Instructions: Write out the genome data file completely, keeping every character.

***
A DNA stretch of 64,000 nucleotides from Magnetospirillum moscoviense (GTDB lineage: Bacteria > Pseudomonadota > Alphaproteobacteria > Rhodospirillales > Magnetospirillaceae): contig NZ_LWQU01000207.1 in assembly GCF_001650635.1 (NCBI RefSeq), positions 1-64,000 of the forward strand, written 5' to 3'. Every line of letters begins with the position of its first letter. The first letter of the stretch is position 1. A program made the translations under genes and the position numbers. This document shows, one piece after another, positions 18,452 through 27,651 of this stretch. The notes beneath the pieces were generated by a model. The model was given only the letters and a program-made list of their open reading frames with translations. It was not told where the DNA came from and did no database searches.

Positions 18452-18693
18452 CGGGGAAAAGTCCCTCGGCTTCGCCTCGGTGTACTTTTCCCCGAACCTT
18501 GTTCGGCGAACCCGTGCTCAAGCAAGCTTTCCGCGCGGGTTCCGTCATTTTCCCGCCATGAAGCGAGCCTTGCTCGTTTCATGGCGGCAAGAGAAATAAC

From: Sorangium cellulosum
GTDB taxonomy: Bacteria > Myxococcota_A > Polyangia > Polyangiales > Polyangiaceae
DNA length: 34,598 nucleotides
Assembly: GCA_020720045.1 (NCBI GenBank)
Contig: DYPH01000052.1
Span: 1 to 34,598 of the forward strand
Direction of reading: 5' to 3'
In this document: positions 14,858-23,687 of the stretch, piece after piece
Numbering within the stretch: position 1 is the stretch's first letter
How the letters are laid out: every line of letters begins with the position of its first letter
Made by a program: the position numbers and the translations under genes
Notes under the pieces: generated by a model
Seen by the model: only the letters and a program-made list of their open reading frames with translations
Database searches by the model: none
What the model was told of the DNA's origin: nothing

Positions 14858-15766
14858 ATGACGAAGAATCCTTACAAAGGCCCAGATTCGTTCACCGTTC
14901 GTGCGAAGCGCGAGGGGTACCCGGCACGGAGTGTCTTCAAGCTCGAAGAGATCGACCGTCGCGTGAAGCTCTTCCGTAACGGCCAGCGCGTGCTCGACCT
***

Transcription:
A DNA stretch of 64,000 nucleotides from Magnetospirillum moscoviense (GTDB lineage: Bacteria > Pseudomonadota > Alphaproteobacteria > Rhodospirillales > Magnetospirillaceae): contig NZ_LWQU01000207.1 in assembly GCF_001650635.1 (NCBI RefSeq), positions 1-64,000 of the forward strand, written 5' to 3'. Every line of letters begins with the position of its first letter. The first letter of the stretch is position 1. A program made the translations under genes and the position numbers. This document shows, one piece after another, positions 18,452 through 27,651 of this stretch. The notes beneath the pieces were generated by a model. The model was given only the letters and a program-made list of their open reading frames with translations. It was not told where the DNA came from and did no database searches.

Positions 18452-18693
18452 CGGGGAAAAGTCCCTCGGCTTCGCCTCGGTGTACTTTTCCCCGAACCTT
18501 GTTCGGCGAACCCGTGCTCAAGCAAGCTTTCCGCGCGGGTTCCGTCATTTTCCCGCCATGAAGCGAGCCTTGCTCGTTTCATGGCGGCAAGAGAAATAAC

From: Sorangium cellulosum
GTDB taxonomy: Bacteria > Myxococcota_A > Polyangia > Polyangiales > Polyangiaceae
DNA length: 34,598 nucleotides
Assembly: GCA_020720045.1 (NCBI GenBank)
Contig: DYPH01000052.1
Span: 1 to 34,598 of the forward strand
Direction of reading: 5' to 3'
In this document: positions 14,858-23,687 of the stretch, piece after piece
Numbering within the stretch: position 1 is the stretch's first letter
How the letters are laid out: every line of letters begins with the position of its first letter
Made by a program: the position numbers and the translations under genes
Notes under the pieces: generated by a model
Seen by the model: only the letters and a program-made list of their open reading frames with translations
Database searches by the model: none
What the model was told of the DNA's origin: nothing

Positions 14858-15766
14858 ATGACGAAGAATCCTTACAAAGGCCCAGATTCGTTCACCGTTC
14901 GTGCGAAGCGCGAGGGGTACCCGGCACGGAGTGTCTTCAAGCTCGAAGAGATCGACCGTCGCGTGAAGCTCTTCCGTAACGGCCAGCGCGTGCTCGACCT